“Intercourse with the Continent”
Over time, however, the record exports led to speculation, and when trade between Holland and Britain was briefly interrupted as France’s attempts to blockade the North Sea ports intensified, access to the continental market was cut off and prices of colonial goods fell in England, even though they remained costly on the continent. The economic boom ended with a severe crisis in July and August 1810 as Britain experienced a number of commercial failures and merchant bankruptcies. The crisis spread to West Indian merchants, who then dragged down the bankers who had extended credit to them. As trade declined, West Indian docks remained stuffed with goods awaiting export. But by the summer of 1811, the crisis subsided.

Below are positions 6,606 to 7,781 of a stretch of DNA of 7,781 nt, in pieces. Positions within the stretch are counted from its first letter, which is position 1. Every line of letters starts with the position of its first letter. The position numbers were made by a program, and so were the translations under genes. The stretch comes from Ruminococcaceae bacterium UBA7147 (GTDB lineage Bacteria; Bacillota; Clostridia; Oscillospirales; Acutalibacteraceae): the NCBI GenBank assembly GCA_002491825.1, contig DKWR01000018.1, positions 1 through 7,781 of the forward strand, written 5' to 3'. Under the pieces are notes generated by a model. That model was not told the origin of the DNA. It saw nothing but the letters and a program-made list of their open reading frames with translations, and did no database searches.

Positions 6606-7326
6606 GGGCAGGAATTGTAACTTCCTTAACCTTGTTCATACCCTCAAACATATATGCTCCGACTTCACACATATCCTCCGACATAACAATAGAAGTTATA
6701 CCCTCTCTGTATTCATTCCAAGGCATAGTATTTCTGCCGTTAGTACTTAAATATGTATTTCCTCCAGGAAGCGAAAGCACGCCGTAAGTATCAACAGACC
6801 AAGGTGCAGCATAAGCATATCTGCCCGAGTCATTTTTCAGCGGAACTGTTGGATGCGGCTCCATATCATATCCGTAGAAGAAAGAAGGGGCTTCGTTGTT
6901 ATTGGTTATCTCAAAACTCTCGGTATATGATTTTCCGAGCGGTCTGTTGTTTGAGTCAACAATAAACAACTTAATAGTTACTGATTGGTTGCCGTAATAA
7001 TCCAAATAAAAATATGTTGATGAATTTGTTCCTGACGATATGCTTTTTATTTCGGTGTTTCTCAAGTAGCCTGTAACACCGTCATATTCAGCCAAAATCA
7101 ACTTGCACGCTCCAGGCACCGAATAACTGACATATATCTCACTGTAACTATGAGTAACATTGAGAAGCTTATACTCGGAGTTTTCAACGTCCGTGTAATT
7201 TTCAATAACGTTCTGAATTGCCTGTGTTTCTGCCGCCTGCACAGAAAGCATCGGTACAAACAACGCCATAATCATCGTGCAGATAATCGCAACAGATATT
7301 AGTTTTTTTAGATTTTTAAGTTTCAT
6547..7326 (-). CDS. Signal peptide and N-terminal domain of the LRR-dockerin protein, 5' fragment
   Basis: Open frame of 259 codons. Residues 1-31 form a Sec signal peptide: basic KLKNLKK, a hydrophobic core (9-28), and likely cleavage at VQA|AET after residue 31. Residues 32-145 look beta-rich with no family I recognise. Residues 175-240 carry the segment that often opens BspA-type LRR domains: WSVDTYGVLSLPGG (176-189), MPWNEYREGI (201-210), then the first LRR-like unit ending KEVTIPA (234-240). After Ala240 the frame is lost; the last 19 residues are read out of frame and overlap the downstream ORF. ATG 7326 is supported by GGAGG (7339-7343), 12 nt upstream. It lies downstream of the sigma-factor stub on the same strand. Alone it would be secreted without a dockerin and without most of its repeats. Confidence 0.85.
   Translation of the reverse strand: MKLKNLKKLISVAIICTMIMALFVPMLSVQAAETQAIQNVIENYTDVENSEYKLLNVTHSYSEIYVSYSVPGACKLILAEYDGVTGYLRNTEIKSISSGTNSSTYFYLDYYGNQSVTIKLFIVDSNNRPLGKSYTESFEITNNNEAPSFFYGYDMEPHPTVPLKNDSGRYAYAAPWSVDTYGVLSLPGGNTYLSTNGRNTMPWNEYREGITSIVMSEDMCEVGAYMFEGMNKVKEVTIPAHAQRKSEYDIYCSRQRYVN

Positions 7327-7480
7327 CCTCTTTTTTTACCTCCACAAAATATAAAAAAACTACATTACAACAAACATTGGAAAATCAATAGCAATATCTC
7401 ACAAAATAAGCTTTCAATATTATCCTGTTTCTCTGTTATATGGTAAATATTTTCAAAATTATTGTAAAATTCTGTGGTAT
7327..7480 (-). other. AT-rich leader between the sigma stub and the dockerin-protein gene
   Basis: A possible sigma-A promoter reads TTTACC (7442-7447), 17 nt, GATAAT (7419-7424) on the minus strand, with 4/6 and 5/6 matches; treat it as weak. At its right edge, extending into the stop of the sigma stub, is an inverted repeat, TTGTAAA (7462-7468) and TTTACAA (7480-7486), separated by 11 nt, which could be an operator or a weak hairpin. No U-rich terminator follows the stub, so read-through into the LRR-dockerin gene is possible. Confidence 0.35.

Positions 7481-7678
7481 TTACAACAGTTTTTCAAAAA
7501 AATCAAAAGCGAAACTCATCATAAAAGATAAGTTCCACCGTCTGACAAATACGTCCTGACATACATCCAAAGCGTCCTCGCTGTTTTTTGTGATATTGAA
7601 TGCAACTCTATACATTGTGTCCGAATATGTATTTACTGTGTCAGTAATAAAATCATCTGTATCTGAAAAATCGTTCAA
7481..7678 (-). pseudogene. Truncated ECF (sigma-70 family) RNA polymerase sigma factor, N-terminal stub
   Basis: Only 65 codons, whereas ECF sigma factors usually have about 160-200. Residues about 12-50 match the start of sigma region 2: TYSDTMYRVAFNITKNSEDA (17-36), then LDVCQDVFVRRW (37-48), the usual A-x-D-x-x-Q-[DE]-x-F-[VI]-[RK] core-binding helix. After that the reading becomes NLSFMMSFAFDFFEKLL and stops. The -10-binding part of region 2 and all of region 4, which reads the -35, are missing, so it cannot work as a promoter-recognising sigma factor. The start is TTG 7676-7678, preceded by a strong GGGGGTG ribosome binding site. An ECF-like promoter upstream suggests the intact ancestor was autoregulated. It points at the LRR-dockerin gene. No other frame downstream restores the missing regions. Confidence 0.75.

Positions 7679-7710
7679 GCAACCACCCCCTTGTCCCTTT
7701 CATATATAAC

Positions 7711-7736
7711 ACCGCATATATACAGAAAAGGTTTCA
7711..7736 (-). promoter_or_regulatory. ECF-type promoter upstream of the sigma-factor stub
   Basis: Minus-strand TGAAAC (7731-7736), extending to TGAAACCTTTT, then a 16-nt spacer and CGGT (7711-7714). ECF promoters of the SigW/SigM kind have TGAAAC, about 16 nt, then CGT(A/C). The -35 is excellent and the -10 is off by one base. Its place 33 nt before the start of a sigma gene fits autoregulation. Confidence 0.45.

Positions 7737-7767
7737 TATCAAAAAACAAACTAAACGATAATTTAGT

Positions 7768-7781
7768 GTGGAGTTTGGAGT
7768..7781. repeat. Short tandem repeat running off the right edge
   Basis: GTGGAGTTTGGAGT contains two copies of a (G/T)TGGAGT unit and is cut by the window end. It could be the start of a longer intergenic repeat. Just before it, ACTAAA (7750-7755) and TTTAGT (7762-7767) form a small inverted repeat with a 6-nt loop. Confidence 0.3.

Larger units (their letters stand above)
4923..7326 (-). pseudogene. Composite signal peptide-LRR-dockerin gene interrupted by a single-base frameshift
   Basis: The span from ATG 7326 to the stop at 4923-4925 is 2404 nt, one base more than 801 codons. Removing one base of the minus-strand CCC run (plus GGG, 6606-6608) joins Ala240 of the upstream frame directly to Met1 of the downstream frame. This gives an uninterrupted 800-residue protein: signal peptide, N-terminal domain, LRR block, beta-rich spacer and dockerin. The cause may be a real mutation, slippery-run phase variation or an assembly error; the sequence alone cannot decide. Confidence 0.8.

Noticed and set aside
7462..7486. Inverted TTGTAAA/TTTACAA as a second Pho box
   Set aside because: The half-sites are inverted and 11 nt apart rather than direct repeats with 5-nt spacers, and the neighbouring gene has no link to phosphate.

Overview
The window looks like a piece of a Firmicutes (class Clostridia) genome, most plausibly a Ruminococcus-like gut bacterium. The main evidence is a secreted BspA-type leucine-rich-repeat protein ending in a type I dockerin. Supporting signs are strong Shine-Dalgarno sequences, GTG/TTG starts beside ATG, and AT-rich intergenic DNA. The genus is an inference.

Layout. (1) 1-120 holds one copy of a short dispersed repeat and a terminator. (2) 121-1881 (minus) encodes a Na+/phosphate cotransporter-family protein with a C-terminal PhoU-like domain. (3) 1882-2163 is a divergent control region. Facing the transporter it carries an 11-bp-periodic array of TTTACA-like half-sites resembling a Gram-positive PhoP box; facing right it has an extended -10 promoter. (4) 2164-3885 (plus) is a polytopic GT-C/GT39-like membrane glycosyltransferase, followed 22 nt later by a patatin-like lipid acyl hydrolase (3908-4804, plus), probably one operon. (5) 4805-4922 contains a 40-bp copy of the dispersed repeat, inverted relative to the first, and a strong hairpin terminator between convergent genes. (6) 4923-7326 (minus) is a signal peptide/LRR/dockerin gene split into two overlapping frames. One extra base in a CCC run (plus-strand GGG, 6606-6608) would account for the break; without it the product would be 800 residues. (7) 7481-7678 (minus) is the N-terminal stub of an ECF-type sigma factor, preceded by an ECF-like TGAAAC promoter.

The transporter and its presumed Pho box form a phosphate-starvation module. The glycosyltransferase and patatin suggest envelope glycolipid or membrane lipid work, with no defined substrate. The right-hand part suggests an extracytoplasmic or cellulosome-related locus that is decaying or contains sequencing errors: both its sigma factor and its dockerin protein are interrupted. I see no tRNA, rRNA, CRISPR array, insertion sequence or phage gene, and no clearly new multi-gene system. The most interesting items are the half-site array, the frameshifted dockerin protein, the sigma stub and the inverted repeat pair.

As the nineteenth-century economist Thomas Tooke noted:
“The effects of a vast import of colonial and American produce, far above the scale of our consumption at the most prosperous periods of our commerce and attaining a magnitude hitherto unknown to us, have, in the present cramped state of our intercourse with the Continent, developed themselves in numerous bankruptcies, widely spreading in their influence, and unprecedented in extent of embarrassment . . . [and] further aided by the speculations which prevailed.”
But was the trade crisis exacerbated by an over-issuance of banknotes?
Irish Pound Report of 1804